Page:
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A Halachic article that could lead to a revolution in the field of organ transplants in the pre-hospital outline

A True Story.

Gilad Admon, a student of Shiur Hei at the Meir Harel Hesder Yeshiva in Modi’in, decided to write a Torah article exploring in depth the issue of organ transplant. This article is intended for the Yeshiva’s Newsletter "Modi’in La’Torah". Gilad is a "senior medic" in MDA where he volunteers every week and has been volunteering regularly for many years.

He also serves as a regional contact for emergencies. With this background, it was natural he chose to investigate the topic of "organ transplants in Halacha." Initially, he sought to examine the position of halakhic rulers who in the 1970s prohibited donating organs. Then, as the medical world progressed in the field of organ transplants and as long as the person is dead according to Halacha, two decades later, the Halacha said it was permitted.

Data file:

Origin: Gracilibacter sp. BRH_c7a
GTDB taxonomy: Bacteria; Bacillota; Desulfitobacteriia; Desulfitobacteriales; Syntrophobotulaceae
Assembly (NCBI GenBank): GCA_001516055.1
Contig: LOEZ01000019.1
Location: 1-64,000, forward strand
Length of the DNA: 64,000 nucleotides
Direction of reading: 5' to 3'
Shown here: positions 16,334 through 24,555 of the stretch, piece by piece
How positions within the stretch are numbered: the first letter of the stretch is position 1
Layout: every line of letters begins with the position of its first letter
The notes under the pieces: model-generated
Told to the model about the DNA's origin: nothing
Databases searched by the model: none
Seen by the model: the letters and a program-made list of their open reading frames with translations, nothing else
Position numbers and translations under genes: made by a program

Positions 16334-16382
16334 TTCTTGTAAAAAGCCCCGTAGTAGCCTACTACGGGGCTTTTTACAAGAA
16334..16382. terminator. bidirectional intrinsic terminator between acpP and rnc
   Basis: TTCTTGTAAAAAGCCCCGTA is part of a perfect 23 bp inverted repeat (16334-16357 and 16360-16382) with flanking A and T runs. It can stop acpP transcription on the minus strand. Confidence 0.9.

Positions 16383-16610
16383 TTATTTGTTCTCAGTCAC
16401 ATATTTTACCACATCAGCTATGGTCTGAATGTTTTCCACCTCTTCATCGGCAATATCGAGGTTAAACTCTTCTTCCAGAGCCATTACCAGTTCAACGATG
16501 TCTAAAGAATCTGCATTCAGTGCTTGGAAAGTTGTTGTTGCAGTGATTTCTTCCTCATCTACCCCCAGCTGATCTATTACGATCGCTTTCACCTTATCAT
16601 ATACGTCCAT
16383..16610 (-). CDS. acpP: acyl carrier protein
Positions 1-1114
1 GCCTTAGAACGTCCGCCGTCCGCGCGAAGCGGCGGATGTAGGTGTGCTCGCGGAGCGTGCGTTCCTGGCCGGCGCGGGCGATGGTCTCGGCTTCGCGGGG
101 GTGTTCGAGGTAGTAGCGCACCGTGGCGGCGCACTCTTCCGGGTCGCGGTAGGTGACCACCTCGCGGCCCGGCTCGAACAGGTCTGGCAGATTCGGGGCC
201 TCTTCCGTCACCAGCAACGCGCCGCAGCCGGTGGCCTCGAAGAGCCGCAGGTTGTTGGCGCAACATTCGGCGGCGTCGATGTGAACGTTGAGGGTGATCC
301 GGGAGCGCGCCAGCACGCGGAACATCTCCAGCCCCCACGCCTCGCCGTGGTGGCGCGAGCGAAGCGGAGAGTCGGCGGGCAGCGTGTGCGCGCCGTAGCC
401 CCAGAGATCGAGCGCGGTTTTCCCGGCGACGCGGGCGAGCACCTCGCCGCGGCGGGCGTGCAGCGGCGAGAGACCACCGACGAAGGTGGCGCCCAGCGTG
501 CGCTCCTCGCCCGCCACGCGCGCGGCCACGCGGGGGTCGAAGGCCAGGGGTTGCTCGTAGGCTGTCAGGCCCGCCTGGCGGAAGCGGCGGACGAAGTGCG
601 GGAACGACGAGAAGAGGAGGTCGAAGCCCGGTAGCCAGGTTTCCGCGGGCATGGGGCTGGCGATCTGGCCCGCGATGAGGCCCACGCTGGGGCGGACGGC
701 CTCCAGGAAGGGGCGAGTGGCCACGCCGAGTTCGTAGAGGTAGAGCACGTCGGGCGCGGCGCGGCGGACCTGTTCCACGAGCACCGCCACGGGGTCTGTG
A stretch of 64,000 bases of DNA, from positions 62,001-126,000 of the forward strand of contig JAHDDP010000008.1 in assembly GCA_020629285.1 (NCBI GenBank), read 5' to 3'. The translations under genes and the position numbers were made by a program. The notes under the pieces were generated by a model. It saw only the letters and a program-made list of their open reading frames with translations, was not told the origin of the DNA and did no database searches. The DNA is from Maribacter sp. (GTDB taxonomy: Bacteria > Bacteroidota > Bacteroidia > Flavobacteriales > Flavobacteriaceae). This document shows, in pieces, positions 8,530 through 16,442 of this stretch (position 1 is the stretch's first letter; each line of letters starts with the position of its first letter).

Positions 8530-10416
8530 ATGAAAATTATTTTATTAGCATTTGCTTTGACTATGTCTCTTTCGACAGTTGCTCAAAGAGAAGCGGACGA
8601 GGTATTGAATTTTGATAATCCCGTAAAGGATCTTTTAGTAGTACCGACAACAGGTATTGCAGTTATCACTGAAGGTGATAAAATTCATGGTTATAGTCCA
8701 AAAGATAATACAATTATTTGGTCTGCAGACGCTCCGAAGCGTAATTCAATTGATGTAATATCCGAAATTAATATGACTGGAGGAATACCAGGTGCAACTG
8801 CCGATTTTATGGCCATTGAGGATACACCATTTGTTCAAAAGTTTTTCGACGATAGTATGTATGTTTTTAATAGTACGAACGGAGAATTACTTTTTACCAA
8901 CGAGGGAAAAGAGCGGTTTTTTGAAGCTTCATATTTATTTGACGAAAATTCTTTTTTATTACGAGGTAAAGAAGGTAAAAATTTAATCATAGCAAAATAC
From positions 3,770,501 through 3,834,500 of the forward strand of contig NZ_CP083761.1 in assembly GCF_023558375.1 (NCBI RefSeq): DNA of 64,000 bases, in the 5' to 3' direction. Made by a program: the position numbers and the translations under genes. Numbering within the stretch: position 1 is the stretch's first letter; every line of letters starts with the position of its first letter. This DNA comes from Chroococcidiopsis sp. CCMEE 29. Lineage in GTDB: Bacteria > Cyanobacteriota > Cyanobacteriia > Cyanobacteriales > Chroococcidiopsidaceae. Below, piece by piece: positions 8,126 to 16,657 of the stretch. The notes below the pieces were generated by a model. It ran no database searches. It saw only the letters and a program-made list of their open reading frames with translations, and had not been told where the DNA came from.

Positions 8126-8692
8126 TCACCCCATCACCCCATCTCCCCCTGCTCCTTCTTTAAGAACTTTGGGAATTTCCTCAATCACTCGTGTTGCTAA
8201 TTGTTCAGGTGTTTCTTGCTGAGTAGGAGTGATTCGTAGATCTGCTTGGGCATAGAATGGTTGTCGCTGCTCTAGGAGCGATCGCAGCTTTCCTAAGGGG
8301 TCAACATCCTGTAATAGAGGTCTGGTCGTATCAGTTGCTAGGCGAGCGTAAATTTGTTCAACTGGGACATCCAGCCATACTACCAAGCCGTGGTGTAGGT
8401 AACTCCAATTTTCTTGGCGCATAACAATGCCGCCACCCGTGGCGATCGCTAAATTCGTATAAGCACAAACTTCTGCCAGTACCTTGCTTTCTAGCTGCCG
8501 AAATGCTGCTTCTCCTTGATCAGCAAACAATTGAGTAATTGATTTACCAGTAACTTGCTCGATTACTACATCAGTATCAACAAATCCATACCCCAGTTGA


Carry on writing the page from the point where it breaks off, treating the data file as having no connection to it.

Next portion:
Many ruled because only organ donation would save the lives of those endangered patients.

In the course of his halachic research, the question came up: After all, it is a mitzvah! Everything needs to be done to close the gap! How can we have more potential transplants?!

When it comes to a potential donor who is in a terminal situation at the hospital, he will become a candidate to enter the procedure of an organ donation (after his approval / family). However, in the case of an accident in an out-of-hospital accident, the MDA medical team comes to the area even if he is near his death. A 'Declaration of death' causes the body to remain in place. Thus, his organs could not be transplanted to a potential patient.

Why, he asked, can’t we perform CPR and massages to preserve his organs and take him to the hospital as quickly as possible and therefore help more people in need? This will significantly increase the organ transplant opportunities.

He checked and found that this possibility has not yet been sufficiently examined by the Israeli Medical Authorities.

This may lead to a revolution in the field of transplants in Israel.

(To read the full article (in Hebrew) , visit the Meir Harel Yeshiva - Modi'in website.)

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